Working With Your Spouse
Think you're married to your job now? Here are five things to consider before making your business a family affair.
Starting a homebased business with your spouse can be a great way to combine your family and business activities under one roof. But it takes some advance planning and a great deal of trust and communication to make it work. If your partnership turns into a power struggle, you can put both your business and marriage at risk. But if neither one of you wants to step up and take charge, your hard-earned business may turn into a money-losing hobby.
Follow these five steps for creating a homebased business that will provide you and your spouse with fun and profit for many years to come:
1. Divide your roles and responsibilities. Even though both of you may possess the skills to do the work and serve your clients, it's important to divvy up your company's roles and responsibilities so that you don't step on each other's toes. In many small businesses, one partner is the "front of the house," handling sales and business development and preparing proposals and job estimates. The other partner acts as the "back of the house," handling the day-to-day operations and taking care of the bookkeeping, payroll and general office duties. While big decisions such as investing money in a new computer system or hiring an employee should be made together, this can be an excellent way to share power and minimize arguments.
2. Develop an effective way of airing differences and resolving disputes. While good communication is essential to any marriage, it's just as important in a business relationship. A couple who can't compromise on minor issues such as what kind of printer to buy is going to have difficulty resolving the many problems that will inevitably crop up as the business grows. One way to clear the air is to hold weekly management meetings--on Monday morning, for example--to review the company's performance during the previous week and to put in place plans for improvement. If disputes erupt during the week, you and your spouse can either address them on the spot or wait until the next weekly meeting. It doesn't matter which approach you choose, as long as you and your spouse agree to it.
3. Put a child-care plan in place. Just because you'll be working from home now doesn't mean that you don't need daycare or babysitting--quite the opposite! If kids are running through your home office demanding attention, you're not going to be able to get much work done. One option is for you and your spouse to switch off child-care responsibilities (every other day or mornings and afternoons) so that the other spouse can focus on the business. Another option is to find a part-time or full-time babysitter or child-care program so you can run your business while taking breaks to read to your children, help them with their homework or take them to the park.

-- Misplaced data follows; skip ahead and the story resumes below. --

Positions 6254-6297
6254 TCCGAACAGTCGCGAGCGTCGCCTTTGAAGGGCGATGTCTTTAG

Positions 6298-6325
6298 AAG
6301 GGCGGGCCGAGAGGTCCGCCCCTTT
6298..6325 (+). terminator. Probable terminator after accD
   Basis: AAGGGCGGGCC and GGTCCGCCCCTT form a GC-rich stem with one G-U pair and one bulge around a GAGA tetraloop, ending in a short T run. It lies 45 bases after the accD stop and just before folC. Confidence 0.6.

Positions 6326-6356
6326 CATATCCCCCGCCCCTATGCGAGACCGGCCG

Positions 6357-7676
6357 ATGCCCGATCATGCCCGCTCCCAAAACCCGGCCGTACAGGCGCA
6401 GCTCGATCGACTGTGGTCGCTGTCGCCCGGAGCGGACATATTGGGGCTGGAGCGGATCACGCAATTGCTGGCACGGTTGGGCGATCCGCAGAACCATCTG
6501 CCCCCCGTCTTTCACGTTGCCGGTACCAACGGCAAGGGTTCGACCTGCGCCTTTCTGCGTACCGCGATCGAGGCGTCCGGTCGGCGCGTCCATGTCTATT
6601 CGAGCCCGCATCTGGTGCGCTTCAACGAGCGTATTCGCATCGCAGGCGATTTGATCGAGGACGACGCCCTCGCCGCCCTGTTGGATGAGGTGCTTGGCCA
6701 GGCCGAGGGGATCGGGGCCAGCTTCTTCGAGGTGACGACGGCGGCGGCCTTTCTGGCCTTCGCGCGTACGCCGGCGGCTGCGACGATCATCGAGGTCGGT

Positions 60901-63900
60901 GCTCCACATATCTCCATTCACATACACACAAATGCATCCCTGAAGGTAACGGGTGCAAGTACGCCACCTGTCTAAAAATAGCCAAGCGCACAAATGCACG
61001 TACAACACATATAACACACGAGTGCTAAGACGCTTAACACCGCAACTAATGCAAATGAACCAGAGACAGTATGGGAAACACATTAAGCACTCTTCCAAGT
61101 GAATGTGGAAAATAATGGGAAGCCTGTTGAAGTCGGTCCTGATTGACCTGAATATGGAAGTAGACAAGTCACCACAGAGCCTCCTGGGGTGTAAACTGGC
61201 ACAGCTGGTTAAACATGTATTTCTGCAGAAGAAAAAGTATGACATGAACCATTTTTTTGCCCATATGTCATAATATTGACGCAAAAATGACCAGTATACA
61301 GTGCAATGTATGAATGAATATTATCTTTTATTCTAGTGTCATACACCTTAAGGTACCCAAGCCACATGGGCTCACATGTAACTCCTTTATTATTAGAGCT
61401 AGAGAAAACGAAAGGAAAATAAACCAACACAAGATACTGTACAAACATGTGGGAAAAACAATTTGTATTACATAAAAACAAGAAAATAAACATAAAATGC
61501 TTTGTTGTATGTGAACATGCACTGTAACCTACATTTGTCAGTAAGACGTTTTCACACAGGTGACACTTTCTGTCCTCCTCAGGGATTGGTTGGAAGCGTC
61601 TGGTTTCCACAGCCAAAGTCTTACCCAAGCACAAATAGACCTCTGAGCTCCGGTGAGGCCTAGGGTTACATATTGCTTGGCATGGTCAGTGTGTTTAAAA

4. Make sure both of you have enough room to work. While some people have no problem working in a noisy office with lots of commotion, others need quiet and privacy in order to concentrate. For example, if you're going to be on the phone pitching clients while your spouse is writing code and troubleshooting clients' networks, you may need two separate rooms to work. While this isn't always possible in a home office with limited space, you can turn one room--say, the dining room--into the "sales and marketing" office while reserving the den or spare bedroom as the "tech room" where your spouse can focus on writing software and documentation.
5. Agree on an exit strategy before you begin. While it's hard to think about the company's future before you've even launched it, it's important to sit down with your spouse and decide where you want the business to go. If you're content with a kitchen-table business that puts food on the table for your family and your husband wants to be the next Bill Gates and dominate every desktop, you're heading for trouble down the road. You could also run into problems if you want to bet the house and the kids' college fund on building the business and your spouse feels uncomfortable taking even the smallest financial risk. While it may not be necessary to have a lawyer draft a formal shareholders' agreement with buyout provisions and the like, it's a good idea for you and your spouse to agree on an annual budget for your business and to make a list of common goals and objectives.
If you have any doubt as to whether you and your spouse can agree on these issues, it's probably wise to sit down together before you start your business and have a frank and open discussion. If you've got a good relationship with your spouse and a good idea of where your business is going, you should be able to start a successful homebased business--and build a solid foundation for your family's future.
Rosalind Resnick is the founder and CEO of Axxess Business Centers Inc., a storefront consulting firm for start-ups and small businesses. She is a former business and computer journalist who built her Internet marketing company, NetCreations Inc., from a two-person homebased start-up to a public company that generated $58 million in annual sales.
The opinions expressed in this column are those of the author, not of Entrepreneur.com. All answers are intended to be general in nature, without regard to specific geographical areas or circumstances, and should only be relied upon after consulting an appropriate expert, such as an attorney or accountant.
Rosalind Resnick is a New York-based freelance writer, entrepreneur, investor and author of The Vest Pocket Consultant's Secrets of Small Business Success.